IAM urges the food sector to pay attention to ingredients of pre-packaged food, declare imported items truthfully and subject them to inspection


The Municipal Affairs Bureau (IAM) has continuously monitored the food products sold on the market through routine surveillance system and inspection regime. In the first five months this year, a total of 34 cases involving imported food products which have not undergone sanitary inspection and tests in accordance with the law have been opened. A total 18 of the cases involved pre-packaged duck blood food products. IAM reminds the food sector that attention must be paid to the ingredients of food products, and any food product subject to compulsory testing and inspection must be declared truthfully and complete the inspection process.
Over half of the 34 cases (about 53%) involved the production and operation of pre-packaged duck blood products which have not undergone testing and inspection. IAM has immediately confiscated the involved products and initiated prosecution in accordance with the law. IAM has continuously conducted inspections and monitoring. When the production, operation or sale of food products which are legally required to undergo inspection but have not been inspected is found, IAM will initiate prosecution in accordance with the “Food Safety Law”. An act constituting a criminal offence is punishable by a maximum of 5 years in prison or a maximum fine of 600 days. An act constituting an administrative infraction is punishable by a maximum fine of MOP50,000 to MOP600,000.
Uninspected meat or food products of animal origin may contain pathogens which can be spread by touch or infected animals, and consumption of contaminated food products poses a certain amount of food safety risk. IAM reminds those who engage in import and online purchase of food or act as agents for shopping and pick-up of food products that if their businesses involve the import of food products of animal origin or products which are made with animal ingredients, including meat, aquatic products and blood products, they should ask the manufacturers or suppliers about the ingredients and characteristics of these food products, enquire the commodity codes (HS codes) of the food products through the Statistics and Census Service and compare them to the list of commodities subject to inspection, truthfully declare the products to the competent authorities and subject the products to sanitary inspection and testing, and submit the documentary proof of hygiene and relevant sanitary inspection documents issued by the government of the places of origin for approval. Only products which have passed the inspection procedure can be circulated on the market, otherwise legal responsibilities must be borne in accordance with the law. The food sector can call the Food Safety Hotline 2833 8181 for information and enquiries before the import and sale of the relevant food products.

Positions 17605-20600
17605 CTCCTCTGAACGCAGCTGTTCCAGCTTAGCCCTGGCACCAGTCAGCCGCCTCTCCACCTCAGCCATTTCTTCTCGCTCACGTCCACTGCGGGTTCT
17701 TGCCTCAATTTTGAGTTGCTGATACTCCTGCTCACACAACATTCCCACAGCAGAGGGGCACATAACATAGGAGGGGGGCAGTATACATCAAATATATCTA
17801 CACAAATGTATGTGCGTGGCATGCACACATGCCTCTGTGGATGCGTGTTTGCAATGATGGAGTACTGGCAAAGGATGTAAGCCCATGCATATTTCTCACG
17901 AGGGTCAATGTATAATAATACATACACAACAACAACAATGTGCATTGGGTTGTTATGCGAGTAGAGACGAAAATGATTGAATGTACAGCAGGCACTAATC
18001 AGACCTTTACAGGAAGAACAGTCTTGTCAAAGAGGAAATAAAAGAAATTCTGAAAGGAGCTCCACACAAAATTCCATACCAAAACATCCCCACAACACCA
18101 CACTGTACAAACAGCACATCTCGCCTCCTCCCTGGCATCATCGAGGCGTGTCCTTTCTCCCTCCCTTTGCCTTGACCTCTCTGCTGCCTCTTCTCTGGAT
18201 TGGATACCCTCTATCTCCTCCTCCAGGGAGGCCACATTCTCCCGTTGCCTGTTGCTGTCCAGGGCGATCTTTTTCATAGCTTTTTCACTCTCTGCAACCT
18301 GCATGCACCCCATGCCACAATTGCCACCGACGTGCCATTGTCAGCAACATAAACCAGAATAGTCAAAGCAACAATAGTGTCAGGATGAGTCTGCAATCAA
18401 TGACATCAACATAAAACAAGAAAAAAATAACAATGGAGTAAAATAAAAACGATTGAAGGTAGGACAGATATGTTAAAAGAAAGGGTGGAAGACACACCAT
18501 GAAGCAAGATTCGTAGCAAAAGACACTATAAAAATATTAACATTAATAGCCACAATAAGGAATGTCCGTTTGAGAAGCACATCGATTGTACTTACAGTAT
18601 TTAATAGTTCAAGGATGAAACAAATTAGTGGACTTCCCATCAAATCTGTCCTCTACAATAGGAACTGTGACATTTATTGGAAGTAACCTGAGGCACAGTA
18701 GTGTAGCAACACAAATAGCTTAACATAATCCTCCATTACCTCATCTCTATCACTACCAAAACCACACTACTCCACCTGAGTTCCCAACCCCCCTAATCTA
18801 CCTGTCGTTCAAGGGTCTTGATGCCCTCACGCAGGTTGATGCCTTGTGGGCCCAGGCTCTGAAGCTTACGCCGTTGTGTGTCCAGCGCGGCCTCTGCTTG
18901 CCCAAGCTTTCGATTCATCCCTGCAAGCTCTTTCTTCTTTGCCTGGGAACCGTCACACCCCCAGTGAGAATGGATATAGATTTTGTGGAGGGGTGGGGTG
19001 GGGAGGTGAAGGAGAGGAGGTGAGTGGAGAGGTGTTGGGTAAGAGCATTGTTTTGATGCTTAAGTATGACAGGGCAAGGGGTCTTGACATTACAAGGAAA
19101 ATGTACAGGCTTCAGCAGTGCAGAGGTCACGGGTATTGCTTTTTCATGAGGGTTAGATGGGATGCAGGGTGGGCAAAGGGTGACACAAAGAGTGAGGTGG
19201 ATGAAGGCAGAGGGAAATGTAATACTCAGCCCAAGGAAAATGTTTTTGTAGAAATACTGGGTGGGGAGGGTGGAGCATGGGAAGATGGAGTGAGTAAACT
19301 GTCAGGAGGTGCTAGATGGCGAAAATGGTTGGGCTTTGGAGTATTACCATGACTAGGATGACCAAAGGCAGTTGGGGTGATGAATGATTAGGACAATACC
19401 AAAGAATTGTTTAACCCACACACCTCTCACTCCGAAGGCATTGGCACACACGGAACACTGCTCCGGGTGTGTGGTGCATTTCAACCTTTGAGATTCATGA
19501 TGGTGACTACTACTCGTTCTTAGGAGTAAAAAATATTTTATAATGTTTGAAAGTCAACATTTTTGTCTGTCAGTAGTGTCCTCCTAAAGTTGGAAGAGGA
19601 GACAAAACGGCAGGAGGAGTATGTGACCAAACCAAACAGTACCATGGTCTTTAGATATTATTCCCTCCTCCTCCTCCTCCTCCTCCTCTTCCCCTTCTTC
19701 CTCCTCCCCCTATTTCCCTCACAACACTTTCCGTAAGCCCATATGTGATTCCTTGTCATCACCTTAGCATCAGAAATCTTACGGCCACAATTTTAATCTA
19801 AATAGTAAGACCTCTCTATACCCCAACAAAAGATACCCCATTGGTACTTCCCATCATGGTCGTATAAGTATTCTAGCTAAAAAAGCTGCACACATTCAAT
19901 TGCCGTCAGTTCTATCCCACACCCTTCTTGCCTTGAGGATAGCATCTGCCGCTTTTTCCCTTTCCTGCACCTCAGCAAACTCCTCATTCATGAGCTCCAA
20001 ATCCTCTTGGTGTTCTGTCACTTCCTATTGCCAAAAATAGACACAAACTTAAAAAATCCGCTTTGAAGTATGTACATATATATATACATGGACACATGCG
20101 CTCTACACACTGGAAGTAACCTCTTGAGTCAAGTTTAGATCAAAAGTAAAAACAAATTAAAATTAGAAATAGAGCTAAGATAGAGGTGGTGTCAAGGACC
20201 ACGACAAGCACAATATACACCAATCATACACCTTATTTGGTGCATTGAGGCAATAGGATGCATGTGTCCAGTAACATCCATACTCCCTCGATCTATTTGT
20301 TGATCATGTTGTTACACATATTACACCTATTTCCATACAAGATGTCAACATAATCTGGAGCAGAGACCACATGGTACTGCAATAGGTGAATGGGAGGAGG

In addition, IAM reminds consumers that they should purchase food products from reputable, hygienic and reliable stores. When purchasing food products on the internet or from shopping agents, they must clearly know the source and ingredients of the products, so as to better safeguard their own health and food safety.